The 4Cs refer to a global standard for the four primary characteristics of a diamond: Cut, Color, Clarity, and Carat. These characteristics interact to produce the beauty and sparkle that make diamonds so attractive.
If you're planning to buy a diamond, it's important to build a basic understanding of what these terms refer to and why the grades are important. However, if you're planning to make a purchase based on this knowledge alone, watch out. Jewelers often try to unload substandard diamonds on confident customers who have done their own research. The 4Cs are a critical starting point, but those grades alone aren't enough to make a purchase decision. Working with an expert you trust will help you get a better diamond and a better price.
Why is that? We'll explain why in our "expert's note" on each of the 4Cs.1
Cut is critical to a diamond's beauty and isn't an area to look for savings. GIA grading provides a good guide to cut for round brilliant cut diamonds, but no guidance on other shapes. For non-rounds, it's essential to work with an expert and review high-quality visuals of the diamond.
A diamond's cut grade measures how all the dimensions of the stone interact to produce a visual effect. The cut of the stone is what gives a diamond its sparkle, fire, and brilliance. A poorly cut stone will look dead - either dark or see-through like glass. Getting a well-cut diamond has a huge impact on appearance, which is why it is typically referred to as the most important of the 4Cs.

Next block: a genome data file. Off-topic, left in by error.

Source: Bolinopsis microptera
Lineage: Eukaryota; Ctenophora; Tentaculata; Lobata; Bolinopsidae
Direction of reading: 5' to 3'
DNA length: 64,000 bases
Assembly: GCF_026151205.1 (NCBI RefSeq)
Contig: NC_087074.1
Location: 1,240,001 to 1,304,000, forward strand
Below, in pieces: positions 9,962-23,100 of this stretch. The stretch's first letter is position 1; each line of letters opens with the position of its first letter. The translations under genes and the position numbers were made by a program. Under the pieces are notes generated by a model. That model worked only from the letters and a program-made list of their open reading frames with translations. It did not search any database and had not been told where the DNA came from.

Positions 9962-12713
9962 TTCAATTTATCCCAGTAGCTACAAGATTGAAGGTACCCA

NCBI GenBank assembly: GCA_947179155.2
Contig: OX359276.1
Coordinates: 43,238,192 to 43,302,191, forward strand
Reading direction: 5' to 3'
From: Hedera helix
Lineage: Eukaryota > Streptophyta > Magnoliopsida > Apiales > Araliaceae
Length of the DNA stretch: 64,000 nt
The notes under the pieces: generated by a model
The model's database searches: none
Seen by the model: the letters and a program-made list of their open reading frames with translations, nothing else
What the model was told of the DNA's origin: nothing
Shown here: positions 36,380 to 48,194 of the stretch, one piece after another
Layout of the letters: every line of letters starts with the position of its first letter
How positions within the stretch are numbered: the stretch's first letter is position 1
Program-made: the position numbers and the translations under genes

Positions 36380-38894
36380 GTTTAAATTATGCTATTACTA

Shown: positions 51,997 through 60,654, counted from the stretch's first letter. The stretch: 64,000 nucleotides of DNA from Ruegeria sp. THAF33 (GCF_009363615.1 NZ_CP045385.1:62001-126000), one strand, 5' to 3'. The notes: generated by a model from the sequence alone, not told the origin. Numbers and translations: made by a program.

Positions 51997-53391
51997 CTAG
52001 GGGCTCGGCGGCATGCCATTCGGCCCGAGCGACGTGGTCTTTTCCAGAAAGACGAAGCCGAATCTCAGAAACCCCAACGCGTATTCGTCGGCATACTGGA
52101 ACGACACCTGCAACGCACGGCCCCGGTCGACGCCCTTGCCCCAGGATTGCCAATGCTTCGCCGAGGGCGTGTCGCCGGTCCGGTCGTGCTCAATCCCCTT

GIA has a comprehensive set of standards for analyzing round brilliant cut diamonds, which they've designed to maximize desirable visual effects, primarily:
If you're buying any shape other than a round brilliant, there are no universally accepted standards and GIA provides no cut grade on their report. Wait - what? That's right, GIA does not grade cut for any diamond shape other than round brilliant. Retailers that provide cut grades (e.g. very good, excellent, ideal) for fancy shapes do so based on their own discretion. These grades aren't backed by a reliable third party. Be careful when you set the cut selector in your diamond search to "ideal" for your oval diamond. "Ideal" is not a term that GIA uses and they don't issue cut grades for oval diamonds. If you want excellent light return, complimentary depth and table percentages, limited bow tie effect, and a pleasing length-to-width ratio, you'll want to work with an expert you can trust.
If you're buying a round diamond, GIA's system provides a solid foundation. You should limit your search to diamonds with GIA-graded excellent cuts. However, keep in mind that 50-60% of all diamonds that GIA grades get excellent cut ratings, so there are levels of cut quality within excellent. If you're looking to maximize your spread, have a chip-resistant girdle, or have specific symmetry features like hearts and arrows, you'll want to get help from an expert that can analyze beyond an excellent cut grade.2
A diamond's color rating refers to its level of colorlessness, specifically the presence of yellow tint. Small differences in grades are subtle and can be outweighed by other factors like the shape of the diamond and the metal it's set in. If you understand these factors, you can save money without compromising on a colorless appearance.